In 1957, American sinologist Homer H. Dubs published A Roman City in China, a book detailing the academic’s theory that a group of Roman soldiers worked as border guards for the Western Han Dynasty at the empire’s western edge. These ancient expatriates, Dubs suggests, were survivors of Rome’s catastrophic loss to Parthia at the Battle of Carrhae in 53 BCE, afterwards moving to the eastern front of the Parthian Empire before eventually finding their way into battle with Chinese troops. In defeat, Dubs claims, the out-of-place legionaries were moved by the Western Han Dynasty to “a specially created frontier city, to which the Chinese of course gave their name for Rome, which was Lijien (now Liqian).”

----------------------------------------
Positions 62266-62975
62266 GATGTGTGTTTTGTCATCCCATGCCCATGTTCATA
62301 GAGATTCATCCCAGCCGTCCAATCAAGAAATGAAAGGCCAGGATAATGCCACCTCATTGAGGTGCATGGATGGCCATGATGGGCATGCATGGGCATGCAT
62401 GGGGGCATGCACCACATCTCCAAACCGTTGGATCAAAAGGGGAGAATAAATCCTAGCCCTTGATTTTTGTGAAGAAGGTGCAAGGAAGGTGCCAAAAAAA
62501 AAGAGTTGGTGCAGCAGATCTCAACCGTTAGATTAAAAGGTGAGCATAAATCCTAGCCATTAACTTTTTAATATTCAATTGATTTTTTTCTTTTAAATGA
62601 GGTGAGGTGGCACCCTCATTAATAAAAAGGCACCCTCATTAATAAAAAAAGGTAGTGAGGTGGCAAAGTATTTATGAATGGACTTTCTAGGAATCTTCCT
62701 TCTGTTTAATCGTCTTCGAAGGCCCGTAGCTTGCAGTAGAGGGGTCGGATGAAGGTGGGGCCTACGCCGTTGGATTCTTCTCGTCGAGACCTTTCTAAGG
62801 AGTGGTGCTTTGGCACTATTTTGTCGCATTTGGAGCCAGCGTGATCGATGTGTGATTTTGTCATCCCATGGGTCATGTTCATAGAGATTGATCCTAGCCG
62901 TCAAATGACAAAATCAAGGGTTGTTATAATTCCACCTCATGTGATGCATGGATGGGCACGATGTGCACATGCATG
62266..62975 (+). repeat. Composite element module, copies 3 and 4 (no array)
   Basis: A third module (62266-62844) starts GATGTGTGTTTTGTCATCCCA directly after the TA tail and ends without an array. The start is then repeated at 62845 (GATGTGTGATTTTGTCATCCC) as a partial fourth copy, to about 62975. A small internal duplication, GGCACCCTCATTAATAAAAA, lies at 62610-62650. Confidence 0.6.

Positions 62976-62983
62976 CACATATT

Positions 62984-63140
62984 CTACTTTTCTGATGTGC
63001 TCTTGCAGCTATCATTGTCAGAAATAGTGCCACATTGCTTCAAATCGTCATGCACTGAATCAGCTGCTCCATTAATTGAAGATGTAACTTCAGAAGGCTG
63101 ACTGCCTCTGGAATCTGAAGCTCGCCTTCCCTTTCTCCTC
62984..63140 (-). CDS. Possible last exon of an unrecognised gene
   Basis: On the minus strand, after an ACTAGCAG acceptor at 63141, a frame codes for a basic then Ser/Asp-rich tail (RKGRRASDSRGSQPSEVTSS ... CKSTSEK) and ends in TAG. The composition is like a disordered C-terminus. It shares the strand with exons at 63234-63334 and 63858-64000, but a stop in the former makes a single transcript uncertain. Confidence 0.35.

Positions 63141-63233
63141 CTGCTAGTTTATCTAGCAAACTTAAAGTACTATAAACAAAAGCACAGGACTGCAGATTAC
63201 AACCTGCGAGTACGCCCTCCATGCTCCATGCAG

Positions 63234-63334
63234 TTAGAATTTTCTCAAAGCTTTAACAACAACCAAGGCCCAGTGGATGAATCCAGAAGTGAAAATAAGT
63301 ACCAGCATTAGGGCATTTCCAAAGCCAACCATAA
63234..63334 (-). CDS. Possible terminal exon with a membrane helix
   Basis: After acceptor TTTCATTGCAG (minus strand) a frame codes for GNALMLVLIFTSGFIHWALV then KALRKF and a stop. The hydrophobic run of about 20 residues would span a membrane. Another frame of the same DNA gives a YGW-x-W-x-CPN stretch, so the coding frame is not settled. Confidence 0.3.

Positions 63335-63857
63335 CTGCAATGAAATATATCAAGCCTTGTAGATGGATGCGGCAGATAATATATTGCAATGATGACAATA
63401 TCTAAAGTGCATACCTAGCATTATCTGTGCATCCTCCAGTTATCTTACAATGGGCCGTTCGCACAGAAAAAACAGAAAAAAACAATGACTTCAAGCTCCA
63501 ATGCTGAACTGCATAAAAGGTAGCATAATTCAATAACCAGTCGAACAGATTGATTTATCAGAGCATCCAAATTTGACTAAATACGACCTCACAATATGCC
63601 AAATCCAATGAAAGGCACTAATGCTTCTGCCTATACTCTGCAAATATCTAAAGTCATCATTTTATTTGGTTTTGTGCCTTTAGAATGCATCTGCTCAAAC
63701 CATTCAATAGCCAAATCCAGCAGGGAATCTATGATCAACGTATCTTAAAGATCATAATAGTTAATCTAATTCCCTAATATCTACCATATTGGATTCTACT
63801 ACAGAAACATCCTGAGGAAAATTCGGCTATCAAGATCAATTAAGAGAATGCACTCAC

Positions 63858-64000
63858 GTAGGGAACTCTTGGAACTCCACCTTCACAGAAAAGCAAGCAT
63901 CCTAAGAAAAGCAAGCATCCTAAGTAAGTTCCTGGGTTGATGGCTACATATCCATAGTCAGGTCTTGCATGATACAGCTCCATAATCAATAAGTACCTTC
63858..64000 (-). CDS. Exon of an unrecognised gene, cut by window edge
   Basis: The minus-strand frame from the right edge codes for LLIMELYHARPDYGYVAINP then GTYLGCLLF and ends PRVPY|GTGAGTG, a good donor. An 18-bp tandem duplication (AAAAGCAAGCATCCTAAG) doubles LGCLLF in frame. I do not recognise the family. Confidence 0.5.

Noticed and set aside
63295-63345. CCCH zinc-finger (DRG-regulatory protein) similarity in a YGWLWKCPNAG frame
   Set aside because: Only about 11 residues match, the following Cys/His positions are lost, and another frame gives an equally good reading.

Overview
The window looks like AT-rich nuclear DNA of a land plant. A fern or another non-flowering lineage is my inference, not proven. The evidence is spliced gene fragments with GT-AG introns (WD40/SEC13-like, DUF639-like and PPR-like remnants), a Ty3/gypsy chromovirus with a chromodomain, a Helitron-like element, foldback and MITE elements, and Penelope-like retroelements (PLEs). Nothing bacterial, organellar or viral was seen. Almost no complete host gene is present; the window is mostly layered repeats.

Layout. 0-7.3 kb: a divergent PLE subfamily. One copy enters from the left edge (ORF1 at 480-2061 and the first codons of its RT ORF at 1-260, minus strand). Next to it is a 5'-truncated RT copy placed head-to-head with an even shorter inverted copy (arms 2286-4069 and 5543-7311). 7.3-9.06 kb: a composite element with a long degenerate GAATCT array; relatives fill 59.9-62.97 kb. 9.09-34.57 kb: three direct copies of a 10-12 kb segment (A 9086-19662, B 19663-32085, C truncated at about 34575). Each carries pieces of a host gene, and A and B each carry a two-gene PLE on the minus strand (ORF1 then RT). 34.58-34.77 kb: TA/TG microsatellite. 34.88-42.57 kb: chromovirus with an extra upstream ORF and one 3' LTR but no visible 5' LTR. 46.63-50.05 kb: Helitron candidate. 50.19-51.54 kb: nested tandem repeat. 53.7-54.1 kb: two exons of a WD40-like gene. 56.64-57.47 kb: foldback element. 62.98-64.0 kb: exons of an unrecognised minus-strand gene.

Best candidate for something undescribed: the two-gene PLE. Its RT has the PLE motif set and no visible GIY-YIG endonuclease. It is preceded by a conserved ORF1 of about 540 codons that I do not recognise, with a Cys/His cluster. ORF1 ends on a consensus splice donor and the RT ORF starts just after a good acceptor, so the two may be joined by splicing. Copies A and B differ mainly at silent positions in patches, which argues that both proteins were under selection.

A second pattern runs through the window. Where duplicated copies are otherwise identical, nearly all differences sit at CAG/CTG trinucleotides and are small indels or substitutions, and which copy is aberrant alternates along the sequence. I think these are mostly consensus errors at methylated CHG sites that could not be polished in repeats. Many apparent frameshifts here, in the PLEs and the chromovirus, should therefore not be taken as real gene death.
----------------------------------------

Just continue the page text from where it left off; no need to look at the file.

Today, Liqian is a small village of earth-rammed homes located in Gansu province and, in the decades since the publication of A Roman City in China, Dubs’ theory has led researchers, archeologists and even geneticists to visit the town, all looking to answer the same tantalizing questions: did a Roman legion settle in ancient China? And, if so, are those living in Liqian today the descendants of these lost troops?
In the cover story for our November 2018 issue, we explore these questions while transporting you to modern day Liqian. You can read this fascinating story right now by clicking here.
[Cover image via HelloRF]